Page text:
We use a spiral approach generally in the materials. Starting broad, then getting details in an area, and going into practice. Increasing in independence.
Earlier exercises have all steps written out. Later ones might have a table with recommended settings.
If a trainer isn’t well familiar with the materials you will see that they have trouble keeping on the schedule. The presentation materials have advice about what to say and specific points to highlight, but we encourage the trainers to share their experience and cases.
Don’t let logistics get you!
Common issues in feedback are about the venue.
chair and table configuration to make it easy to move around.
if you like to give out prizes. Seems juvenile, perhaps, but it’s fun! Rewards for coming up with great questions, or coming up with interesting ideas.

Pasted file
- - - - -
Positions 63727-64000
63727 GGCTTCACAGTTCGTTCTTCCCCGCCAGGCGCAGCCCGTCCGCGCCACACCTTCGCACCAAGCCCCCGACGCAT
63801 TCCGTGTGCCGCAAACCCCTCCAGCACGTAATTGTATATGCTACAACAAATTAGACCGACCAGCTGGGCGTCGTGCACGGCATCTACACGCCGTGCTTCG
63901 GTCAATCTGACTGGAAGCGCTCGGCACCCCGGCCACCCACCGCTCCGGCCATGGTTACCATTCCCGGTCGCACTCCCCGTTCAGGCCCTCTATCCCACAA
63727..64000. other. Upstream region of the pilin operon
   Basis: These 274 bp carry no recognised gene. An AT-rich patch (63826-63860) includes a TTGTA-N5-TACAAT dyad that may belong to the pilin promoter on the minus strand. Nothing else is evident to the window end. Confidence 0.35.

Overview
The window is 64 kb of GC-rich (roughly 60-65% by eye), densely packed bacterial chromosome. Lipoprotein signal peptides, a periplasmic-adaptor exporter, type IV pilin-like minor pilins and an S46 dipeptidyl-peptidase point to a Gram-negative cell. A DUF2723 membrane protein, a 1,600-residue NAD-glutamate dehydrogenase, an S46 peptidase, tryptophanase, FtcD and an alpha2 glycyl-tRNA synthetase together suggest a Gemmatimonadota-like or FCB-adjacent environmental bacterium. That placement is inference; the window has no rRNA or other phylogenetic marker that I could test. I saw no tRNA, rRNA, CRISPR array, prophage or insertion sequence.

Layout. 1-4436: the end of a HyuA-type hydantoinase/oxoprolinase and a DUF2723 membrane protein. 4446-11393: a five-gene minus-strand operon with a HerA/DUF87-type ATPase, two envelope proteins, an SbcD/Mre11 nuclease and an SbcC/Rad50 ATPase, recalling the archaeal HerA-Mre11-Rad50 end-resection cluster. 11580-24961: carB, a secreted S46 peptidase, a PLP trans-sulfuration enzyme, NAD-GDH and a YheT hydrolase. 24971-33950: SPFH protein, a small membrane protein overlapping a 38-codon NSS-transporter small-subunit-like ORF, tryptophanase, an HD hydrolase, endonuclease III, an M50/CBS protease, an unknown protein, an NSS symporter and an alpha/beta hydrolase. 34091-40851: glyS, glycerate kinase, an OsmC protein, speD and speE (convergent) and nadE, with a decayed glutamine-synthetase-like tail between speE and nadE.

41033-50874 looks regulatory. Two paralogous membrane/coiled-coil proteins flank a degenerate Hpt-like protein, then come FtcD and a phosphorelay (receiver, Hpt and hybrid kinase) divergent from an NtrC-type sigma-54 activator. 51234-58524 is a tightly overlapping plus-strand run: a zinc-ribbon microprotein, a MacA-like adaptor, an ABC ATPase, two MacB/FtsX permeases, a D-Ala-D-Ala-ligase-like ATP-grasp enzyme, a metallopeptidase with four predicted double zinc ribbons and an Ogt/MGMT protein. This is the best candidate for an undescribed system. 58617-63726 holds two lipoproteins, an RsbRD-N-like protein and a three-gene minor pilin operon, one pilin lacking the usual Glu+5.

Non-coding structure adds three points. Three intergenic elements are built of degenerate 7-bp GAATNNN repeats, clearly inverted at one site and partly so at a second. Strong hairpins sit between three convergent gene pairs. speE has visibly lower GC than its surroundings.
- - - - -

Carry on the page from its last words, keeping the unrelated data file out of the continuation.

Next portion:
Rod records these in his own home studio. He offers advice if you have to travel a lot like he does.
People remember the beginning and ends of things really well.
Welcome people as the arrive. Write names and even phonetic if you’re not sure on pronunciation, get it sorted at the start.
But not TOO much info. They don’t want to hear about your famous clients. If you find YOU”re speaking more about your experience than the learners. Check yourself. Stop.
We often advise if the weather is nice to get outside, go out together for lunch.
Tell them at the start of the class that their feedback is really important, and that you'll be asking them for it at the end of the day.
As a subject matter expert you actually run the risk of overloading novice Drupal users. You may veer beyond the subject area, and add extra jargon, unrelated concepts and ideas in lengthy lectures. While it may feel to you that you're imparting your great wisdom... it can overload the learners and be potentially harmful.
The sad truth is, many people in our industry really undervalue their knowledge. The painful thing is: YOU CANNOT EVER KNOW EVERYTHING SO GET OVER IT.